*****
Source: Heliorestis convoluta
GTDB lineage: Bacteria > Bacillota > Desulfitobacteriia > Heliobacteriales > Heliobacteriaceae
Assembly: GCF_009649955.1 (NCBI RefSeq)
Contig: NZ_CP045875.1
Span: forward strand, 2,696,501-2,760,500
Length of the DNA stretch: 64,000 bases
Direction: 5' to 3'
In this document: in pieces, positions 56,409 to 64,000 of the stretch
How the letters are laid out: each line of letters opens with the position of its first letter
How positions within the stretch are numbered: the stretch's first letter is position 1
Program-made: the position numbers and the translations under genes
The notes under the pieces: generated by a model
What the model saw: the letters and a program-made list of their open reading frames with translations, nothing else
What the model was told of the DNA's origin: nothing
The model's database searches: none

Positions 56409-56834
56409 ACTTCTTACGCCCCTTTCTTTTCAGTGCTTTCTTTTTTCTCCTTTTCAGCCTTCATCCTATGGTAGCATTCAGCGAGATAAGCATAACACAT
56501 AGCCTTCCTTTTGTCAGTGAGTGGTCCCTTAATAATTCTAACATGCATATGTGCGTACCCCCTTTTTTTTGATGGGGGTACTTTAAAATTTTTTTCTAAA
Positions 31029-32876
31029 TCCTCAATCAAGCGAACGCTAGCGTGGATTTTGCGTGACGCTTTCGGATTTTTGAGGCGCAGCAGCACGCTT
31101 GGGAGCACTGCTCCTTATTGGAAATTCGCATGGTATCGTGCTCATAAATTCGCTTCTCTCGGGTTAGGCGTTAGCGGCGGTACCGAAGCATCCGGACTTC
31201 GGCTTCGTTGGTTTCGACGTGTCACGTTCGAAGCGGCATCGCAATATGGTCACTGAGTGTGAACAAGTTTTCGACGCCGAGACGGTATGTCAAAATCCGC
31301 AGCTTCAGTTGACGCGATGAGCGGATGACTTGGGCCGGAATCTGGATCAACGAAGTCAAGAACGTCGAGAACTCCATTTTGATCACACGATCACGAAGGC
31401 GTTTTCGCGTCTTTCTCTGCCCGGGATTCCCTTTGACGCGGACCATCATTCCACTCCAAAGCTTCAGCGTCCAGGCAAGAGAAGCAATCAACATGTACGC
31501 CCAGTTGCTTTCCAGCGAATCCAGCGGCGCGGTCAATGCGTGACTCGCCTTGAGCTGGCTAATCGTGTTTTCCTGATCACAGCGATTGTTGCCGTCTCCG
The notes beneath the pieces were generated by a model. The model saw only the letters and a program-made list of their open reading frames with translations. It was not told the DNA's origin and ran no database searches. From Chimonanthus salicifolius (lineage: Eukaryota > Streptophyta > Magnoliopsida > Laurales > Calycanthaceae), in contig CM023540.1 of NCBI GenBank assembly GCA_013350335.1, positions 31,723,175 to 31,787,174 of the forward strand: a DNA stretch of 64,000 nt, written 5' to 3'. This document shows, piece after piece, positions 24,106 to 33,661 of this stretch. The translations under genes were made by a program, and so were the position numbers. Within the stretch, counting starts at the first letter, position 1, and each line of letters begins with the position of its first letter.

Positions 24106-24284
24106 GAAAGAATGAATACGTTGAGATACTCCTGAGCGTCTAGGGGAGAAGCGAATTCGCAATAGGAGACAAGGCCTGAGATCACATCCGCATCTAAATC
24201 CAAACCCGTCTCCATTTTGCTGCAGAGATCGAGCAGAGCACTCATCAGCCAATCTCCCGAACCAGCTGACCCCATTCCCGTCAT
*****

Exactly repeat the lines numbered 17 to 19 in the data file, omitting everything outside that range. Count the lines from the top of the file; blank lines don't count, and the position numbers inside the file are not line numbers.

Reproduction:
56409 ACTTCTTACGCCCCTTTCTTTTCAGTGCTTTCTTTTTTCTCCTTTTCAGCCTTCATCCTATGGTAGCATTCAGCGAGATAAGCATAACACAT
56501 AGCCTTCCTTTTGTCAGTGAGTGGTCCCTTAATAATTCTAACATGCATATGTGCGTACCCCCTTTTTTTTGATGGGGGTACTTTAAAATTTTTTTCTAAA
Positions 31029-32876